Run the update process as a background job. Use the PowerShell job cmdlets
UPDATING THE MODULE
As this module is updated over time, new configurations may be added, or
bugs fixed in existing configurations. There may also be new Lability
updates. Use PowerShell to check for new versions:
Beginning in v4.8.0., the module will check for a new version when the
module is imported. If an update is required, you will see a message.
To update the module you run:
If you update, it is recommended that you update the computer running
AutoLab by running this command:
This will update Lability if required and copy all-new configuration files
to your AutoLab\Configurations folder. It will NOT delete any files.
The commands and configurations in this module are not foolproof. During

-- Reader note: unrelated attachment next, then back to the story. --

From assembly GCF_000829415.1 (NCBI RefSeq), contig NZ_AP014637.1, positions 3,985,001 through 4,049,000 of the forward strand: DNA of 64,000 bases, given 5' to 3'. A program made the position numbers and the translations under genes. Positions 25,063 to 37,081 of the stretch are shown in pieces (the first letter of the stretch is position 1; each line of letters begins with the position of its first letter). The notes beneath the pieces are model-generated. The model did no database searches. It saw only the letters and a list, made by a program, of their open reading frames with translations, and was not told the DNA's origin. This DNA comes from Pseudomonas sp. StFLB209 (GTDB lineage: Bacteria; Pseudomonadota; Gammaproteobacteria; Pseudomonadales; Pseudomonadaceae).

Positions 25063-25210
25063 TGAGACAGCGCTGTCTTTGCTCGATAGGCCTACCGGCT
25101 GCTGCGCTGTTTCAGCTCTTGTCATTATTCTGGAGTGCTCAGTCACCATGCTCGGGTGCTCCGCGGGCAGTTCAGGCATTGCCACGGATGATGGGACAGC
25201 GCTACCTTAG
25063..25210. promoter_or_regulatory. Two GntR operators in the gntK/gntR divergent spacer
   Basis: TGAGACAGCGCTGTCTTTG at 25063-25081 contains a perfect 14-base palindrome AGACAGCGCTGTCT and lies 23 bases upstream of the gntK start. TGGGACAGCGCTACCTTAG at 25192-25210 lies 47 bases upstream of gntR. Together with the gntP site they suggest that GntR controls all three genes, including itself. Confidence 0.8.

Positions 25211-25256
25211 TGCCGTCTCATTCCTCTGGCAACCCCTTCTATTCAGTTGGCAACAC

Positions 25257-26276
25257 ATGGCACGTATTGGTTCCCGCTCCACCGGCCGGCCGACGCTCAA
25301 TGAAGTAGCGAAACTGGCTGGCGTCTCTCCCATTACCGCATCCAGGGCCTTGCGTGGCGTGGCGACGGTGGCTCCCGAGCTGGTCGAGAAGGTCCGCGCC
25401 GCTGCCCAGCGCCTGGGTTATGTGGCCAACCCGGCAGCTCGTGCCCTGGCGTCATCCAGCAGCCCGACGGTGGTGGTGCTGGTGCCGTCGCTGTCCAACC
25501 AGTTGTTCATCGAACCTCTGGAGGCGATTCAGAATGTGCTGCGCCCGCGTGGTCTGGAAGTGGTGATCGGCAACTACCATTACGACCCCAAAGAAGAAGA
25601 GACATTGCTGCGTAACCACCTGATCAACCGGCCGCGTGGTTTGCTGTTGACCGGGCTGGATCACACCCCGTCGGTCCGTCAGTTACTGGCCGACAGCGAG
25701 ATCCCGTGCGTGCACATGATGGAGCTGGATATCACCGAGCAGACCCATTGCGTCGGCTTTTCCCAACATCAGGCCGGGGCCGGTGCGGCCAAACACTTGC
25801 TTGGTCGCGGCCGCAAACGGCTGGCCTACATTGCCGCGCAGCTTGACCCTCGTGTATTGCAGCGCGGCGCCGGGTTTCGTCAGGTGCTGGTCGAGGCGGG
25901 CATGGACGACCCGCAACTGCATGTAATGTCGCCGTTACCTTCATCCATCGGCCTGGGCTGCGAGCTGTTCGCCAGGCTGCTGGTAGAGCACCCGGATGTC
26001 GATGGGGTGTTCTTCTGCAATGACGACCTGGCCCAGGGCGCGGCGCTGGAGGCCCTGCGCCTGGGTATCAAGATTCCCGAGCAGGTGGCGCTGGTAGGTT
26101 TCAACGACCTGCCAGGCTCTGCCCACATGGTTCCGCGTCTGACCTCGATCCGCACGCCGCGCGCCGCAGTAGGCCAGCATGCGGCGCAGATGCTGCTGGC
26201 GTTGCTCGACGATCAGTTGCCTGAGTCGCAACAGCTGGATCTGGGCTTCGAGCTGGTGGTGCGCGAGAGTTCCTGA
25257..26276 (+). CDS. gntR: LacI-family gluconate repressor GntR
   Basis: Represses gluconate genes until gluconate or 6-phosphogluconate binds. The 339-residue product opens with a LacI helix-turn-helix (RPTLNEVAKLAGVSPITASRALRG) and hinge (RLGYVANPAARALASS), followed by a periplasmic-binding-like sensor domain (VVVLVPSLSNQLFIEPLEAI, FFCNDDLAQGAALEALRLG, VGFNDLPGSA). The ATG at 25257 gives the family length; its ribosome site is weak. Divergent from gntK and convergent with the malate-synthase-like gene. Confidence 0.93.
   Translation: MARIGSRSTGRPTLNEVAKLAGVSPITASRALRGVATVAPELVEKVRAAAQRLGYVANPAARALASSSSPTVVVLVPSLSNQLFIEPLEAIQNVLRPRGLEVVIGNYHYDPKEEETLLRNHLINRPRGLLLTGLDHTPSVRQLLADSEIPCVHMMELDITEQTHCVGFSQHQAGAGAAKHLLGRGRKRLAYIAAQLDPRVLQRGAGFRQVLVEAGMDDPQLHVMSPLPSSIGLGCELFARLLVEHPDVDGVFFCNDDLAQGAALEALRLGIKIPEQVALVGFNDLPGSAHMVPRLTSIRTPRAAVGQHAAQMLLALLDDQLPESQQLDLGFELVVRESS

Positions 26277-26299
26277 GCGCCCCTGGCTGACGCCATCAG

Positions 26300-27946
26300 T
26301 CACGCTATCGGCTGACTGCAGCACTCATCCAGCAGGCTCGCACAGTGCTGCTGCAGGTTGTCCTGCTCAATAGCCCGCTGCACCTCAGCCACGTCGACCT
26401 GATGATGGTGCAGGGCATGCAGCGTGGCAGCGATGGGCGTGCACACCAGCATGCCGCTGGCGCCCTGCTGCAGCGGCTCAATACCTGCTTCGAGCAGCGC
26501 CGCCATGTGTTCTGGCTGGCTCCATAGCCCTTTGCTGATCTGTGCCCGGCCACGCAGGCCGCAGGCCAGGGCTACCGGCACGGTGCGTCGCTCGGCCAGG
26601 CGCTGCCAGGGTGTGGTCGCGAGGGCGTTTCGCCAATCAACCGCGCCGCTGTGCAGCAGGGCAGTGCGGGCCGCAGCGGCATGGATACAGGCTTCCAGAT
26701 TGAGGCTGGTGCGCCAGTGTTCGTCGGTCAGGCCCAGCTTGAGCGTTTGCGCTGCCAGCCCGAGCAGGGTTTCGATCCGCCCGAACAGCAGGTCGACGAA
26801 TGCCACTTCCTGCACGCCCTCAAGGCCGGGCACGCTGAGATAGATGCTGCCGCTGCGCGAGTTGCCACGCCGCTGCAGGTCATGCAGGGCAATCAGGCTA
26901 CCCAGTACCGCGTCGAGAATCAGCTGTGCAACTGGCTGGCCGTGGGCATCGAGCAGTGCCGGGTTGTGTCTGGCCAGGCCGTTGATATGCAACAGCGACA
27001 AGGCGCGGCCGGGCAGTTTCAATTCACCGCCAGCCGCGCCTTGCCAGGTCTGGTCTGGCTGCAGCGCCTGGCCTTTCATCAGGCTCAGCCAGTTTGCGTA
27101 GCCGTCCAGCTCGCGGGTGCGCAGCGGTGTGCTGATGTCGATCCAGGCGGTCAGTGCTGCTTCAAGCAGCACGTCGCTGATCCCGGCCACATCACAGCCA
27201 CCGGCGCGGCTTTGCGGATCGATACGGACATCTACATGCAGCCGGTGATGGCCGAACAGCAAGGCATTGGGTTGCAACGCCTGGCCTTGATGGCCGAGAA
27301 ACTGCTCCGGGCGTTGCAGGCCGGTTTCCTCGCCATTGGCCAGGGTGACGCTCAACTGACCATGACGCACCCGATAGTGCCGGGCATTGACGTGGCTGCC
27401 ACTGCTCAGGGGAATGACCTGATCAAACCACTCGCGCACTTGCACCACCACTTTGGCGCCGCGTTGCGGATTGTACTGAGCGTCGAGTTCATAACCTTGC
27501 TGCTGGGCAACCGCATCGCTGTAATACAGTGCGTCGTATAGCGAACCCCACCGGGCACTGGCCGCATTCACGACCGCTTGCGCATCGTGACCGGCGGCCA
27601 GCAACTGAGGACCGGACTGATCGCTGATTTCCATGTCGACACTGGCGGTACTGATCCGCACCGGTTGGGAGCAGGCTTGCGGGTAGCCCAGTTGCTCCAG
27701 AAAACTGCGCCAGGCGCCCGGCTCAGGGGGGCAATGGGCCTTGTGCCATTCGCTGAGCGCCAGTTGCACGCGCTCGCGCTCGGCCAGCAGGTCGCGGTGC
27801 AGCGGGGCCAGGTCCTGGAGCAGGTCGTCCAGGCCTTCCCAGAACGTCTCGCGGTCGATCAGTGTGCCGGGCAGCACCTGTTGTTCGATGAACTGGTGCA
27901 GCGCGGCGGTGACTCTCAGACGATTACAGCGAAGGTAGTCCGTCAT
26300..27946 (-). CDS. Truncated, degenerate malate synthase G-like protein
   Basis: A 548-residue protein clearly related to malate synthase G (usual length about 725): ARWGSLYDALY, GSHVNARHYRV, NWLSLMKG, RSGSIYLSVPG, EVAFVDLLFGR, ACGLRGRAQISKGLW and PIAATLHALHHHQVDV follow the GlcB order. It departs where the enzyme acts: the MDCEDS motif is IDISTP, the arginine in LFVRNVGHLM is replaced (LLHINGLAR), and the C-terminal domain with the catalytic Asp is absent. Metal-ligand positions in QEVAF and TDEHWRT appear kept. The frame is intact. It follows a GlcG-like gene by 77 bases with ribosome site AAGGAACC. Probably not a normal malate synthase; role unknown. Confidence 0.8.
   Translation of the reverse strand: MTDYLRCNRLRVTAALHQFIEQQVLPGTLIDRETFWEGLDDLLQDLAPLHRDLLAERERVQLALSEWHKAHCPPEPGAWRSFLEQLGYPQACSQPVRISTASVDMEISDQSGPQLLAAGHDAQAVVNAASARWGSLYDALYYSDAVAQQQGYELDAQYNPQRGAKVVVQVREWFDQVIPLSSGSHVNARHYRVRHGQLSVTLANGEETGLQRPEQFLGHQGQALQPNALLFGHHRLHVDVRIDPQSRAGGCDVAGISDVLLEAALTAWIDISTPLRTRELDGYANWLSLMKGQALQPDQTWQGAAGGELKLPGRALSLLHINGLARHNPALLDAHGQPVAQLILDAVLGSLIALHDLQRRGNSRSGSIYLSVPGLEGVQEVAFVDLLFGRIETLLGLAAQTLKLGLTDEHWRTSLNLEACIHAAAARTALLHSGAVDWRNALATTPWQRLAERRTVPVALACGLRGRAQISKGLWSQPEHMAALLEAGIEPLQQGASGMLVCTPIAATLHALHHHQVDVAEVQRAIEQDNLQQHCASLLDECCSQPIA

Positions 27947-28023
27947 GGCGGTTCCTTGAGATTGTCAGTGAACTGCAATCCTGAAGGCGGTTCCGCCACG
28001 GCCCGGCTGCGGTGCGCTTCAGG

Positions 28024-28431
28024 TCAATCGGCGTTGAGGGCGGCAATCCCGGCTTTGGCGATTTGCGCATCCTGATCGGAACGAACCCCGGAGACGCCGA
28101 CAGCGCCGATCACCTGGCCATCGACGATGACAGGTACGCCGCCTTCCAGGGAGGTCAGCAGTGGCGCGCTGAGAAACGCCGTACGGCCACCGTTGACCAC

testing a lab configuration will run quickly and without error on one
Windows 10 desktop but fail or take much longer on a different Windows 10
desktop. Most setups should be complete in under an hour. If validation is
failing, manually run the validation test in the configuration folder.
Take note of which virtual machines are generating errors. Verify the
virtual machine is running in Hyper-V. On occasion for reasons still
undetermined, sometimes a virtual machine will shut down and not reboot.
This often happens with the client nodes of the lab configuration. Verify
that all virtual machines are running and manually start those that have
stopped using the Hyper-V manager or cmdlets.
Sometimes even if the virtual machine is running, manually shutting it down
and restarting it can resolve the problem. Remember to wait at least 5
minutes before manually running the validation test again when restarting
any virtual machine.
As a last resort, manually break out of any testing loop, wipe the lab
configuration, and start again.
If you are still having problems, wipe the lab and try a different
configuration. This will help determine if the problem is with a specific